Two evangelicals: Trump’s call for churches to be reopened is dangerous | Instant News

Some countries have worked with synagogues by following guidelines to reopen carefully, but many will interpret your call as a signal that it is safe for churches across the country to reopen.

Friday’s press conference can mention: a burden the priest because parishioners might pressure them to make hasty decisions. And it threatens to divide the church who have different opinions about when and how to reopen.

Earlier this year, many pastors received inadequate information about when to close their doors, and some faced deadly consequences. Your announcement makes the decision more difficult for church leaders by complicating the clear public health message that caution during reopening is the key.

Of course we want to go back to church. Some pastors who have begun opening in several states have been preparing for several weeks for how to open safely and in consultation with local public health officials. But an announcement on Friday did not give the pastor enough time to take the preemptive steps needed to open on Sunday.

And pastors, just because the president said on Friday that the church is “important” and must be reopened doesn’t mean you have to turn on the lights again this Sunday.

Public health experts urge that they continue mass meetings in person. Earlier this week, director of the National Institutes of Health Francis Collins openly the word“I think as Christians we must have number one priority that we will care for the sick and the vulnerable. Therefore, I cannot see that it is justified to unite many people even in the name of worship, because of the risk it poses. “

Before any church opens its doors, leaders must take time to prepare policies and guidelines which protects those who will be present using the best science and guidance available.

As leaders who have navigated pastors through natural disasters in the past, we provide a checklist for reopening the church. For example, we suggest that churches reach out to their insurance companies to ensure they do not put their congregation at financial risk. Churches must also be able to secure a proper supply of sanitation that will help prevent the possible spread of Covid-19. Leaders need to recruit and train volunteers to guide the reopening process, such as helping with social distance measures. Leaders especially need to communicate with participants about possible policy or procedural changes, such as how Communion might look different.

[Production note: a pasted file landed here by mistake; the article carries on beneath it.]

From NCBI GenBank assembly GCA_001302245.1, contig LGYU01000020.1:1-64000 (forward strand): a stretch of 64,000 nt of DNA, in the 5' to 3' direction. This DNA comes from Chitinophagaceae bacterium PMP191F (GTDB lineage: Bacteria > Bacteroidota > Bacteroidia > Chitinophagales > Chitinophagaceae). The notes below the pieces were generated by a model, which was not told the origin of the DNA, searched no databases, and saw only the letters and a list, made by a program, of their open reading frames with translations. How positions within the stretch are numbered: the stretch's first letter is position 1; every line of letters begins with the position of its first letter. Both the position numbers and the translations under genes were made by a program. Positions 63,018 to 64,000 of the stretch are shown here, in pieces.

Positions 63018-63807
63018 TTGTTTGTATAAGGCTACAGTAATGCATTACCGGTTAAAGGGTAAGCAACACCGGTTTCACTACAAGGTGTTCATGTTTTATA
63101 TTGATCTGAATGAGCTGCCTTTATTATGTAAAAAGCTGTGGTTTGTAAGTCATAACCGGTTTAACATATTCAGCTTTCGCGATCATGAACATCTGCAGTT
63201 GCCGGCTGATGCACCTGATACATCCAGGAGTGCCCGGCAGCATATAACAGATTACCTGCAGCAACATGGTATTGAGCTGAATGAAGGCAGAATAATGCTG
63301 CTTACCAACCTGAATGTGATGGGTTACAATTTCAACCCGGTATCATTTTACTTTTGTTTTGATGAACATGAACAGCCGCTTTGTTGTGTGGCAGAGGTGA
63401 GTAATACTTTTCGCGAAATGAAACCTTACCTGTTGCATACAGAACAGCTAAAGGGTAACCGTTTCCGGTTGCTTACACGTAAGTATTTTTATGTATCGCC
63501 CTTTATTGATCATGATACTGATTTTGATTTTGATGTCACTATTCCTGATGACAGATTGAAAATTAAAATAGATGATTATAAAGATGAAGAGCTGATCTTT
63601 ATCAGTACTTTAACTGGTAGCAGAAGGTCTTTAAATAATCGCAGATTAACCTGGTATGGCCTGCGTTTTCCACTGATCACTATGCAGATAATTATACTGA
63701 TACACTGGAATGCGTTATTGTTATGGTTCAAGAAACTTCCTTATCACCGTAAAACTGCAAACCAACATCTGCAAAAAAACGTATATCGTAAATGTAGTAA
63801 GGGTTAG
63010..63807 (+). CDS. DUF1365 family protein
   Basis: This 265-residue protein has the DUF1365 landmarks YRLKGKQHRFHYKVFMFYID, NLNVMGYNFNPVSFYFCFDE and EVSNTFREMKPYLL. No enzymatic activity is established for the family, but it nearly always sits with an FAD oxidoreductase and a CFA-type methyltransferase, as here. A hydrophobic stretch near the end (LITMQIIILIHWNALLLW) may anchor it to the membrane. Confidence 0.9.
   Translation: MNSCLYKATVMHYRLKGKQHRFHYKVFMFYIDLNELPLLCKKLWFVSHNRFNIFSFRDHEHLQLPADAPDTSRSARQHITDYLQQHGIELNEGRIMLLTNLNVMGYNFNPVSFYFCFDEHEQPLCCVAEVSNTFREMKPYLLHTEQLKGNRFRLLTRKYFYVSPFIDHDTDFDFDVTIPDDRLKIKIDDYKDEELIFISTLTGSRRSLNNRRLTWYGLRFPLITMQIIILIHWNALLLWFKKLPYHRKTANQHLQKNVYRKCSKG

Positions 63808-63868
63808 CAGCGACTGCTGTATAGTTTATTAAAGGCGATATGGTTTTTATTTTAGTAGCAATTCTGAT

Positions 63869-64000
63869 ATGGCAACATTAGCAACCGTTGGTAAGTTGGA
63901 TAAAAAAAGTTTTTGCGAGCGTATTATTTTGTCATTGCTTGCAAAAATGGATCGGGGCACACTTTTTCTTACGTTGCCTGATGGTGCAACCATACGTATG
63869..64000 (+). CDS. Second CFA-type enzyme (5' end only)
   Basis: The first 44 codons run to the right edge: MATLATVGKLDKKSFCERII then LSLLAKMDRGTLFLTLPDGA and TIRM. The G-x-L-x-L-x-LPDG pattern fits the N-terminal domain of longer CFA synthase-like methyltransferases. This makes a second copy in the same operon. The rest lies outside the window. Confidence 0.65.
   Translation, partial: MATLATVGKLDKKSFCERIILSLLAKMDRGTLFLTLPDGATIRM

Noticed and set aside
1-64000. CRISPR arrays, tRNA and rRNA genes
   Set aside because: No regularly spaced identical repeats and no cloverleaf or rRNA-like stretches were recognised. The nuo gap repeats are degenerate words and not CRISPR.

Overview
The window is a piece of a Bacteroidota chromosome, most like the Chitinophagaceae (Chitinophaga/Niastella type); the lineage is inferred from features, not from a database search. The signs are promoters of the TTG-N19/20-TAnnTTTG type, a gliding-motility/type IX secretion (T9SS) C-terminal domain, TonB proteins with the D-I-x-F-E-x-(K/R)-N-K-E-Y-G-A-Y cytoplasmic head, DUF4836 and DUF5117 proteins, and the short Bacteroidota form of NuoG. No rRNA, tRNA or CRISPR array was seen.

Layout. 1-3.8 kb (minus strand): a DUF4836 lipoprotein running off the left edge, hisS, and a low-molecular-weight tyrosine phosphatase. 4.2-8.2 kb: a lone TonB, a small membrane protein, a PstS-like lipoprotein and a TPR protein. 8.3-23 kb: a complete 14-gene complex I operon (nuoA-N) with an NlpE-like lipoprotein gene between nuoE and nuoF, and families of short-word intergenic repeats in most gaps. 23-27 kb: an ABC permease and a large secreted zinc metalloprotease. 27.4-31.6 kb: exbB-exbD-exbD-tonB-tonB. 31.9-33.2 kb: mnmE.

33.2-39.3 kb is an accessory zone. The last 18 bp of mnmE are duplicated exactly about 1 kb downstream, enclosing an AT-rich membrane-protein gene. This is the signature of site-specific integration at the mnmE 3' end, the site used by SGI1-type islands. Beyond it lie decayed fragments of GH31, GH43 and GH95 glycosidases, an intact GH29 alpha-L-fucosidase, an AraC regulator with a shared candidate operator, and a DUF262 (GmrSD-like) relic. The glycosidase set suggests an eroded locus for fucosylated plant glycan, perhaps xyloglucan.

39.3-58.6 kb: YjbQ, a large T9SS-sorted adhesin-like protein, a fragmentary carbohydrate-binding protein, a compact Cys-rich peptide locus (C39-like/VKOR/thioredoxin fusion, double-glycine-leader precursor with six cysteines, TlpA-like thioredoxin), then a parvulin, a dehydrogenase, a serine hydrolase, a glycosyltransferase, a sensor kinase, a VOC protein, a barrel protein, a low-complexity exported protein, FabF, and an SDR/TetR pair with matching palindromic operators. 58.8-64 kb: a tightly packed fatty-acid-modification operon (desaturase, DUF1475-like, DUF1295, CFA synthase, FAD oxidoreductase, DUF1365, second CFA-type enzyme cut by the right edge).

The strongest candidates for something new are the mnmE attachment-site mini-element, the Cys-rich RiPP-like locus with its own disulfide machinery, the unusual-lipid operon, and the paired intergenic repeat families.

Unfortunately, public health guidance from the federal government is confusing. The initial draft guideline for houses of worship that offers direct and concrete guidance is finally suspended after much debate in the White House and replaced with a set of less concrete guidelines on Friday. For example, the new guidelines do not make recommendations about important questions that must be navigated by pastors such as whether singing is safe or logistical about how people should gather in the building.

Friday’s announcement made it difficult for leaders to look to federal agencies as a trusted resource based on how Trump had used his executive authority. He has minimized voices that have different views (such as suppressing previous CDC guidelines for the religious community), he opposes current medical knowledge by saying he will take malaria drugs that have been warned by scientists not to be used to treat viruses, and he continues to wear clothes public in public. face mask.

Trump’s statement undermines our country’s ability to respond to this pandemic fairly by placing politics above public health. The aim seems to be to reach out to evangelicals and Catholics, who will be valuable voters in the upcoming elections.

Some of the religious leaders we spoke with said the people in their congregation, who were already below emotional tension, express various opinions about the desire to return to the church building. Some will stay away until there is a vaccine, and some want (or have) returned as soon as possible.

If we get together and cause a community outbreak, as happened in a large church in South Korea, and this week here in the United States in Georgia, Texas and Arkansas, it’s risking people’s lives. We must pay attention to others in the way we reopen.

In some places in this country, starting to gather privately can be done carefully, wisely and with joy. We who live in areas where caution remains high can continue to be creative in worship, in mutual support, and in serving our community. If we choose to emphasize the impact on our rights to the public health impact of our meetings, we reduce our love for our neighbors.

As the Apostle Paul once wrote, “‘I have the right to do anything,’ you say – but not everything is useful. ‘I have the right to do anything’ – but not everything is constructive. “

During the state lockdown, many Christians expressed frustration at seeing liquor stores remain open and categorized as “important” while houses of worship had to close their doors. Of course houses of worship are still important for the lives of many people and provide key resources for their communities. The church is very important, but gather privately yet.

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